Published May 06, 2010Perhaps a more useful description of Please Give than the mechanics of an incidental plot is the knowledge of writer/director Nicole Holofcener's filmography, with the titles Walking and Talking, Lovely & Amazing and the somewhat disappointing Friends With Money under her belt. All featuring Catherine Keener, these comical talking pieces examine human superficialities and insecurities, as tactless, shallow people often harm themselves in the pursuit of external beauty (tanning beds, liposuction), while the rich feel guilty and isolated, using charity as a means to feel validated and superior to others "less fortunate."
Of course, Holofcener doesn't quite reduce her characters to overly simplistic archetypes, often giving them moments of pathos juxtaposed with self-serving monstrosities, showing us flawed humans with issues. Alex and Kate (Oliver Platt and Catherine Keener) own an antique store that acquires its merchandise by exploiting naïve, greedy children of the recently deceased. Even though Kate frequently discusses the morality of such an enterprise, handing out money to homeless people and volunteering with the handicapped to compensate for her guilt, she does so as a justification for her greed.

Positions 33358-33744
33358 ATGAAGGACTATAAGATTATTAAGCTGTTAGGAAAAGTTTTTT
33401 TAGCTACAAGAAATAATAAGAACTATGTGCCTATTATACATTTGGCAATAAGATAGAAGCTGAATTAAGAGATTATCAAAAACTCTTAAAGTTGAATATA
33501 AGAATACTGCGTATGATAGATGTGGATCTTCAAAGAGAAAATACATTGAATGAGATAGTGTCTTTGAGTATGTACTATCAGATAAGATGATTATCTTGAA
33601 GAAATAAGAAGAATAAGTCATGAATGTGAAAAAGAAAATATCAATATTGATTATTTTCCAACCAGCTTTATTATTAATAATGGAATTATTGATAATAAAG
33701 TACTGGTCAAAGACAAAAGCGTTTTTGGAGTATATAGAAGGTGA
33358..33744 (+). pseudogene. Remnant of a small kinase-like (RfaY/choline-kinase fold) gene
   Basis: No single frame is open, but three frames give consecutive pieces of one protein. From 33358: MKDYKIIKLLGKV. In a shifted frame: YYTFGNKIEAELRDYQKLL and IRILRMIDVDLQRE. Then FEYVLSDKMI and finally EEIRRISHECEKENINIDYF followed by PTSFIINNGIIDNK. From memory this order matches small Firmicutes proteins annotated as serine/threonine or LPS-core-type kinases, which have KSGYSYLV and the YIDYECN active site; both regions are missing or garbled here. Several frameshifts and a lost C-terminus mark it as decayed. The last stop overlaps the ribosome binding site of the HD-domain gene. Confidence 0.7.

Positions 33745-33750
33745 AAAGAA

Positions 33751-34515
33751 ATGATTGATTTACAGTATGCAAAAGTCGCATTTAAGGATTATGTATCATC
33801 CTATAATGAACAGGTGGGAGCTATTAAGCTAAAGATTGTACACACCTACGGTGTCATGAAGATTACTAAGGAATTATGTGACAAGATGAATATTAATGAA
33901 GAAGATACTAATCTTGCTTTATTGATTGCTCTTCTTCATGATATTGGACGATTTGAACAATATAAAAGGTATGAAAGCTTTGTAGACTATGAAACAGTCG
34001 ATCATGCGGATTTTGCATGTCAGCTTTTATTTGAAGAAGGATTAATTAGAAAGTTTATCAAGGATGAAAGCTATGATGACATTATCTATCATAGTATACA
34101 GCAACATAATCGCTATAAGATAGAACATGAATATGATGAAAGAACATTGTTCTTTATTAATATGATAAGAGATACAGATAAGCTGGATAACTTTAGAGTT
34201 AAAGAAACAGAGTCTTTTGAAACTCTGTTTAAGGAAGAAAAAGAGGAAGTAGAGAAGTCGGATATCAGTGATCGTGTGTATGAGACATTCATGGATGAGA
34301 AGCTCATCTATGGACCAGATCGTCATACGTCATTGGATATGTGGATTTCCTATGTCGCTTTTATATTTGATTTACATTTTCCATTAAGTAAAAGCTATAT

With home renovation and expansion as a mode of introspective avoidance and capital dominance acting as a common theme in Holofcener's work, Alex and Kate have bought their elderly neighbour's apartment, essentially waiting for her to die so they can expand their bedroom and get an additional bathroom. Again, feeling guilty, they offer to help the 91-year-old Andra (Ann Morgan-Guilbert) when they can, inviting her and her granddaughters Rebecca (Rebecca Hall) and Mary (Amanda Peet) over for birthday festivities.
Please Give isn't only about capitalist guilt, having a theme of feigned compassion for others that we quietly want to exploit in the periphery, along with background celebrity gossip shows. Whether it's waiting for people to die or endlessly scrutinizing others to determine what they lack, these people are self-serving sociopaths kept in check only by social propriety and the judgmental gaze of others.
This is simplifying the breadth of this smart, funny and wholly entertaining character piece somewhat, but it gives an idea of the subtle genius of one of the best films to come along in some time. (Mongrel Media)